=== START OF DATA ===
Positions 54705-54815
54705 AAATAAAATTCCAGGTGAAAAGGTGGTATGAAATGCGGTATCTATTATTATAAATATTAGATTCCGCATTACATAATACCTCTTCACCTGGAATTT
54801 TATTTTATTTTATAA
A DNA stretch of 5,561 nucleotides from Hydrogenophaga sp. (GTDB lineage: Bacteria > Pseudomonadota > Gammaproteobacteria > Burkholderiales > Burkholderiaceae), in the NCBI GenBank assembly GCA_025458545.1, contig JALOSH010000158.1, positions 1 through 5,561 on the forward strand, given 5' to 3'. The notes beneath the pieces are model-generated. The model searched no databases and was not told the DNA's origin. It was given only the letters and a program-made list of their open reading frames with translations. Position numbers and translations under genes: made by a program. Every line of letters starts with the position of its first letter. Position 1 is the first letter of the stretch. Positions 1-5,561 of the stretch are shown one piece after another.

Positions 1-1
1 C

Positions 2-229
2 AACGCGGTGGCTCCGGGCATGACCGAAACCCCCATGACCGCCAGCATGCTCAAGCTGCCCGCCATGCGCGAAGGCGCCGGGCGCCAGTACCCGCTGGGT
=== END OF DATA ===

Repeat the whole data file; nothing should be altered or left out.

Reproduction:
Positions 54705-54815
54705 AAATAAAATTCCAGGTGAAAAGGTGGTATGAAATGCGGTATCTATTATTATAAATATTAGATTCCGCATTACATAATACCTCTTCACCTGGAATTT
54801 TATTTTATTTTATAA
A DNA stretch of 5,561 nucleotides from Hydrogenophaga sp. (GTDB lineage: Bacteria > Pseudomonadota > Gammaproteobacteria > Burkholderiales > Burkholderiaceae), in the NCBI GenBank assembly GCA_025458545.1, contig JALOSH010000158.1, positions 1 through 5,561 on the forward strand, given 5' to 3'. The notes beneath the pieces are model-generated. The model searched no databases and was not told the DNA's origin. It was given only the letters and a program-made list of their open reading frames with translations. Position numbers and translations under genes: made by a program. Every line of letters starts with the position of its first letter. Position 1 is the first letter of the stretch. Positions 1-5,561 of the stretch are shown one piece after another.

Positions 1-1
1 C

Positions 2-229
2 AACGCGGTGGCTCCGGGCATGACCGAAACCCCCATGACCGCCAGCATGCTCAAGCTGCCCGCCATGCGCGAAGGCGCCGGGCGCCAGTACCCGCTGGGT